The hotels and resorts built by America’s turn-of-the-20th-century tycoons became the new gathering places of the affluent class. Several of the properties—including the Astor cousins’ Waldorf=Astoria and the Royal Hawaiian on Waikiki Beach—have retained their allure into the 21st century and remain among the country’s finest places to congregate.
The Breakers, Palm Beach, Fla.: With its stunning barrel-vaulted lobby ceiling, Flagler Club concierge level, L’Escalier restaurant, two pools, two golf courses, and beachfront location, this wonderfully preserved 560-unit resort continues to impress (from $260).
The Ritz-Carlton, Huntington Hotel & Spa, Pasadena, Calif.: Sparkling public spaces and verdant gardens are highlights of this 23-acre property in the foothills of the San Gabriel Mountains. Visitors reside in one of 336 guest rooms, 20 suites and cottages, and 36 Club-level rooms, the latter of which come with five daily food presentations including afternoon tea, evening caviar service, and late-night cordials (from $375).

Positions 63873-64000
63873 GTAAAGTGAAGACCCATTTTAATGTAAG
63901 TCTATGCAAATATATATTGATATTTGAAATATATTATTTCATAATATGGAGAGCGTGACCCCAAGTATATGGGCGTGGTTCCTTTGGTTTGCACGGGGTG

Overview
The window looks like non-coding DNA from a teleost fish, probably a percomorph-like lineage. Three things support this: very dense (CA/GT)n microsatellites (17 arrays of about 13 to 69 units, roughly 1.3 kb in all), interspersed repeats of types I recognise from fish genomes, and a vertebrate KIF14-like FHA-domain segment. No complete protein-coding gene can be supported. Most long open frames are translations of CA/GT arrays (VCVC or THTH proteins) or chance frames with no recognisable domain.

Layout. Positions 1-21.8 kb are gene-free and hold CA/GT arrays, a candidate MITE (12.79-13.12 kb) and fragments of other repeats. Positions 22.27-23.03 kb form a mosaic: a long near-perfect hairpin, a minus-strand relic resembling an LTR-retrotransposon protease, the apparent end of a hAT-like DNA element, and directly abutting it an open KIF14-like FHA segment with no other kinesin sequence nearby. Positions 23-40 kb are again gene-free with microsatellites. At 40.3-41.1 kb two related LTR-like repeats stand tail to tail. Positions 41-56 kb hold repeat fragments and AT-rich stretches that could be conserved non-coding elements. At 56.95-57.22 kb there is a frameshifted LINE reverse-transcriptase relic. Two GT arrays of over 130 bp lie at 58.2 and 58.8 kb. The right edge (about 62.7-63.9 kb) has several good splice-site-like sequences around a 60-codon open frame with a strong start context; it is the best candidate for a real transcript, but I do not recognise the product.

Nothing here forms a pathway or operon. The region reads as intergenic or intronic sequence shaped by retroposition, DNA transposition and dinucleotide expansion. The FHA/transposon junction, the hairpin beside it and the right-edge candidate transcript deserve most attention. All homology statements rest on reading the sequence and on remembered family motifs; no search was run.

The Royal Hawaiian, Waikiki Beach: The most luxurious accommodations at this 528-room beachfront haven are the Royal and King Kamehameha suites, but all of the Pink Palace’s 35 suites offer enhanced amenities such as Champagne delivery upon arrival. The newly renovated Tower Wing rooms feature panoramic views (from $395).
St. Regis, New York: This 258-room, 74-suite, Beaux Arts beauty offers 24-hour butler service and includes the refined but clubby King Cole Bar & Lounge. Guest room renovations, which are scheduled to be completed this fall, and a new Reméde spa promise to add luster to this classic (from $695).
The Waldorf=Astoria, New York: Double the size of the original Waldorf=Astoria, this 1931 Art Deco palace still stands among the finest accommodations in New York, largely because of the Waldorf Towers, a hotel within the hotel that contains 210 upgraded rooms and suites. The Bull & Bear is the most beautiful (and quite possibly the best) steak house in New York (from $299).